Twitter permanently suspended President Trump after the storming of the US Capitol building, in Washington, in January 2021, citing “the risk of further incitement of violence”.
Mr Musk reinstated his account on 19 November, following a poll of Twitter users, though Mr Trump has not subsequently tweeted.
Musk follows only 129 people
While gaining 8.6 million followers since buying Twitter, Mr Musk himself has followed only six new people in that time – bringing the total he follows to 129.
Twitter founder Jack Dorsey followed about 3,500 people when he was chief executive. Former president Barack Obama follows 570,000.
And commentators say following so few limits Mr Musk’s view of what people are talking about on the social network
“He has no idea what the experience of normal users is,” the former Twitter manager says.
“For example, he never sees ads – because we limit advertising served to the top 1,000 or so users. So he wouldn’t have understood that part of the product before he bought it.”
Mr Musk reportedly told Twitter’s marketing team adverts should “look like tweets”, when the company’s ads already were tweets.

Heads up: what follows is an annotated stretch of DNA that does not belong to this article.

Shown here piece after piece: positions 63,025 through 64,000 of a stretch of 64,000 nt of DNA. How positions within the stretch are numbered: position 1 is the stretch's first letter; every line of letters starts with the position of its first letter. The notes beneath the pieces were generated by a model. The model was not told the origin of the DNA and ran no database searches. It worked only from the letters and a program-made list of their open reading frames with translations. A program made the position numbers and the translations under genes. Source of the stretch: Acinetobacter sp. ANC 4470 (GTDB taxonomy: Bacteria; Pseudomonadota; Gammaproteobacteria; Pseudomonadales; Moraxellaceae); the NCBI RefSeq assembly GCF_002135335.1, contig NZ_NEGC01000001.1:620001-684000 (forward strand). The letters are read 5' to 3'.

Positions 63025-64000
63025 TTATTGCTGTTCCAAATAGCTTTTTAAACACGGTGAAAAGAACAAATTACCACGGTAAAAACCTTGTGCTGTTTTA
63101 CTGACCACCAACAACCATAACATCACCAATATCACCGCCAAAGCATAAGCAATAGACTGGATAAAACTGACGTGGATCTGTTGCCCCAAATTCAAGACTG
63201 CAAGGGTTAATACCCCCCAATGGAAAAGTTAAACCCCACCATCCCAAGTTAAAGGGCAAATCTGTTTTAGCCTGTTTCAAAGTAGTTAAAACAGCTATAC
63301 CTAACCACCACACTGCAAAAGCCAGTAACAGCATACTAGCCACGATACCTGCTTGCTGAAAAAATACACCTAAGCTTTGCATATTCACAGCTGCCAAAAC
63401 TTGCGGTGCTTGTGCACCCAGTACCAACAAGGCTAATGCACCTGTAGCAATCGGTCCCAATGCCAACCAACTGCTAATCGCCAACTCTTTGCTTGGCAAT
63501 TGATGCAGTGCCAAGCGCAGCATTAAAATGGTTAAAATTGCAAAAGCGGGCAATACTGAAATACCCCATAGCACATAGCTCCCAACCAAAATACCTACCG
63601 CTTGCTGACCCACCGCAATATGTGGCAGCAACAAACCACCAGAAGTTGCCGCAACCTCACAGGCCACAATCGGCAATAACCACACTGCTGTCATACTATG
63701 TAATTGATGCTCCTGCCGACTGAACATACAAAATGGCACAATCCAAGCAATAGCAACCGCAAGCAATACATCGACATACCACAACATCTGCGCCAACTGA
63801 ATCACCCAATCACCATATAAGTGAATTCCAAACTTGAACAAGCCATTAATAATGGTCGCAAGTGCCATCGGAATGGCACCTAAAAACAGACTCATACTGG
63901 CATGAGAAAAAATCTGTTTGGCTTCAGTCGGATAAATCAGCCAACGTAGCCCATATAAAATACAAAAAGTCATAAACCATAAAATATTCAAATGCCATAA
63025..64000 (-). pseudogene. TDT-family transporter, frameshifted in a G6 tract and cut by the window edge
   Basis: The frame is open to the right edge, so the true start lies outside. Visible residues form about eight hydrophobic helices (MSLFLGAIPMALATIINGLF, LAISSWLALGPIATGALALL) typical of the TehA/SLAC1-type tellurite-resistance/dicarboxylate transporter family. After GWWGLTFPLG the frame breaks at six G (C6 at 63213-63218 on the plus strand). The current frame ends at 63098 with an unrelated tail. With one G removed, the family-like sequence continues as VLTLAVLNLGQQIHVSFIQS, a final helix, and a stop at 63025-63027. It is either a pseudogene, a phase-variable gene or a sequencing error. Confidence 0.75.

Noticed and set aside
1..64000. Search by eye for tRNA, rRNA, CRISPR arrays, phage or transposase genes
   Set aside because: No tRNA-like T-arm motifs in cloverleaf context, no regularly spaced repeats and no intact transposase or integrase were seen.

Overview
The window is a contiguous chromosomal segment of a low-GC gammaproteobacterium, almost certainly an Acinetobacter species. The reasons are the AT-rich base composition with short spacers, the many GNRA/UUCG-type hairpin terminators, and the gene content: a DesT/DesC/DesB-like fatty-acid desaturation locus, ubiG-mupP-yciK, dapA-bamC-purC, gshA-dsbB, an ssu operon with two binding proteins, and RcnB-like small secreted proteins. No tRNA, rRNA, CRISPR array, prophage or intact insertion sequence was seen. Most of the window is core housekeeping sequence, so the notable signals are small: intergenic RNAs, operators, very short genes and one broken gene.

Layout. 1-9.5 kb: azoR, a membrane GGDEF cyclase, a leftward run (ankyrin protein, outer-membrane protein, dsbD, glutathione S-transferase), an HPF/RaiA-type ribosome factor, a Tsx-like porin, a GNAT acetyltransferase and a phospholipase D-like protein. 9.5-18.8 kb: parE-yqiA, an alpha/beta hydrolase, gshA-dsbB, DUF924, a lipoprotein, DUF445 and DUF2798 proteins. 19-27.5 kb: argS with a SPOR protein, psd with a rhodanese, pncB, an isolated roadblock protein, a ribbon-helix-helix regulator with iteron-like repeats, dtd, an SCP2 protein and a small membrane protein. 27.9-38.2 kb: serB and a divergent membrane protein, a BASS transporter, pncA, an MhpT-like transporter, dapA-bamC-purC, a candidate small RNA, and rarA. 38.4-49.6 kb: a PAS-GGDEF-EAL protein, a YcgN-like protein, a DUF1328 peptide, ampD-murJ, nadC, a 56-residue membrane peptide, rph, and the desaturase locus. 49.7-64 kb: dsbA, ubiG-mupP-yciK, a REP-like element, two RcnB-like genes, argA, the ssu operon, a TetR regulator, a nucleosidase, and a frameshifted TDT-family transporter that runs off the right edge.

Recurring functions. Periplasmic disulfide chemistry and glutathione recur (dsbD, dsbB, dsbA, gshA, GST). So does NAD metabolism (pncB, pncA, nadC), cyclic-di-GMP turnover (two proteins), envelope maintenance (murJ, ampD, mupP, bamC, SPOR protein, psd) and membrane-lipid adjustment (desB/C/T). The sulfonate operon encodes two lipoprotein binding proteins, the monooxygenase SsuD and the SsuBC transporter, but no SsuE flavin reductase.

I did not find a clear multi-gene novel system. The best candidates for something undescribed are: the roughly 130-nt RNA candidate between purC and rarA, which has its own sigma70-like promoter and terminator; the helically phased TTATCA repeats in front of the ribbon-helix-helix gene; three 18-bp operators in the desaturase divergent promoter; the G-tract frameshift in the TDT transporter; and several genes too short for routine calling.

The former Twitter manager also says Mr Musk’s skewed experience on the site as a top influencer may prevent him understanding how to improve it and grow it.
Twitter is smaller than other social networks and “average time spent was a severe constraint to our growth and ads business”.
“People who are committed users spend a lot of time on the site – but they need to find a way to increase the time that the masses spend,” the former Twitter insider says.
Every time Mr Musk logs into his account, he is greeted with notifications making him feel good and want to stay on the site.
But for most users, this is not the case.
Growing the number of Twitter users to a billion is one of Mr Musk’s key goals.
Now, there are about 300 million – which, at the current rate, is the number of followers Mr Musk himself will have in two years’ time, according to Social Blade projections.